The idea behind Data-Centric Security is that based on policy, an enterprise defines its classifications of what is sensitive and confidential then apply controls to that set of data. For example, if the only classified and sensitive data that you store in your enterprise is employee data, than focus on just employee data. No need to boil the ocean in that case.  However, if you have several data domains of sensitive and confidential data, you need to know where it resides and assess its risk to help prioritize your moves.

2. Find it.

Discover where in your enterprise sensitive and classified data reside. This means looking at how data is proliferating from its source to multiple targets – and not just copies made for backup and disaster recovery purposes.

For example, if you have a data warehouse where sensitive and confidential data is being loaded through a transformation process, the data is still considered classified or sensitive, but its shape or form may have changed. You also need to know when data leaves the firewall it becomes available to view on a mobile device, or accessible by a remote team, such as offshore development and support teams.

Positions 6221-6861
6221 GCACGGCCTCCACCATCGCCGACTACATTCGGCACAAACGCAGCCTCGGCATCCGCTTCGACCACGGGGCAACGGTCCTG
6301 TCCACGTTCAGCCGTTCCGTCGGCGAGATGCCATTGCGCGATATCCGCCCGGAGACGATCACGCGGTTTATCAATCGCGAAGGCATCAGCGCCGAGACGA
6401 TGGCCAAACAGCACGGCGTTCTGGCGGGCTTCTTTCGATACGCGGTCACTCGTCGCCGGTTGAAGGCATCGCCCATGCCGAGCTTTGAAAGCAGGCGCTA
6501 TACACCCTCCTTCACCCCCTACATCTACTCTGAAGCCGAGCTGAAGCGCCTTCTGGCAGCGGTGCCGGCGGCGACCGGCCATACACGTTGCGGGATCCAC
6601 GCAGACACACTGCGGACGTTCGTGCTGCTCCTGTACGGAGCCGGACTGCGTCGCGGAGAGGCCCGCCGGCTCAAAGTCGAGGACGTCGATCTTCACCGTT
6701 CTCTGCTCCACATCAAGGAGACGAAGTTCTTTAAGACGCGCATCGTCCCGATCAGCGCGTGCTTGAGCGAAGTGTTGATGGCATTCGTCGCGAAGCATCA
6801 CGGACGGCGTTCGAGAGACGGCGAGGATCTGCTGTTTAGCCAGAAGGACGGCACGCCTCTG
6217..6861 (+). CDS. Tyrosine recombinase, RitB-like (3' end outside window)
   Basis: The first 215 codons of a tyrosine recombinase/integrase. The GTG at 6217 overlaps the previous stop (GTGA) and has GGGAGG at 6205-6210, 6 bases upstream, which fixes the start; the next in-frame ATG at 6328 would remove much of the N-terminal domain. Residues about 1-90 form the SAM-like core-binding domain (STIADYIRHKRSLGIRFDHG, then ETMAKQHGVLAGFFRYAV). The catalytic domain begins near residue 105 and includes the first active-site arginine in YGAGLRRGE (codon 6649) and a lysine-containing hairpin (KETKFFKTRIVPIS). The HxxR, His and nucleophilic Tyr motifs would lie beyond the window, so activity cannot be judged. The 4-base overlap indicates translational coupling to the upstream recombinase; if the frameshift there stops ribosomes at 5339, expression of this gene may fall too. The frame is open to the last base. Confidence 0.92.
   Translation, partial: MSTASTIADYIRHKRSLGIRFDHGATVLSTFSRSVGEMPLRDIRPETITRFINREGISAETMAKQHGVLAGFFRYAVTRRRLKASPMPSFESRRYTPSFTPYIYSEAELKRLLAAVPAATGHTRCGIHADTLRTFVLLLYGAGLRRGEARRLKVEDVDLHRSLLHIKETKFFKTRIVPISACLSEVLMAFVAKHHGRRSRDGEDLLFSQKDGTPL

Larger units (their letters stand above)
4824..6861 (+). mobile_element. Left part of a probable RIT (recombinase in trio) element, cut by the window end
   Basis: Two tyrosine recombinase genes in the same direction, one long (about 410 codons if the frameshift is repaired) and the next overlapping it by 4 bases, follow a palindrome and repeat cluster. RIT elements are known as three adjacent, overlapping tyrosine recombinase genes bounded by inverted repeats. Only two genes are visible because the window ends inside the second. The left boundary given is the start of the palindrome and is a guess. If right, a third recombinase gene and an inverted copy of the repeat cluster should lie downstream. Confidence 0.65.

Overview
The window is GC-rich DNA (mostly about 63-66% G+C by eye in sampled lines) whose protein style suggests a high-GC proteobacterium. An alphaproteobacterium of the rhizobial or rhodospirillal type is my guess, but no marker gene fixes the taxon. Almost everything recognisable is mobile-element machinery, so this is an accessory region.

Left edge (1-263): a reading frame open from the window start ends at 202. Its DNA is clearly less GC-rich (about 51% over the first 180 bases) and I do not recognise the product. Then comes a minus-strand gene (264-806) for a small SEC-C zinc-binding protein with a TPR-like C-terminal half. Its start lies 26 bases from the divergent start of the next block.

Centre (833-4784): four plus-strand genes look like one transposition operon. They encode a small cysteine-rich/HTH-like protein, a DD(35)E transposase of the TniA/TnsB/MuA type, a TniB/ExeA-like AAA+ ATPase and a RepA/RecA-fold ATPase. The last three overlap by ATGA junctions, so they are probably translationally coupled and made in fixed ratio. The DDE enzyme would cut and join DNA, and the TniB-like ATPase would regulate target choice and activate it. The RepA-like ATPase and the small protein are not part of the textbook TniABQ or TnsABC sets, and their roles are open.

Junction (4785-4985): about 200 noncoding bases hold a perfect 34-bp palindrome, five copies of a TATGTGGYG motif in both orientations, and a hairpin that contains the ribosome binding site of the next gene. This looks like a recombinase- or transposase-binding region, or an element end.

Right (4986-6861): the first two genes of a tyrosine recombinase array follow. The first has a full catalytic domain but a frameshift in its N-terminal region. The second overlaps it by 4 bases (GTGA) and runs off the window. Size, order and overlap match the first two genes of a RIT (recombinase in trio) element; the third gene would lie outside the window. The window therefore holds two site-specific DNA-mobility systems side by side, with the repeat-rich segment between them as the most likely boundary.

3.Assess its risk.

Next, you need to be able to assess the data risk based the number of users who may have access to the data and where those users are physically located and based on existing security controls that may already exist. If large volumes of sensitive data is potentially being exposed to a large population in another country, you might want to consider this data more at risk than a few number of records that are encrypted residing in your protected data center. That helps you prioritize where to start implementing controls to maximize the return on your efforts.

4. Protect it.

Once you have a sense of prioritization, you can then apply the appropriate, cost effective controls that aligns with its level of risk.  Place monitoring tools around the sensitive data and detect when usage patterns become unusual. Train on normal user behavior and then initiate an alert to recommend a change to the application of a control.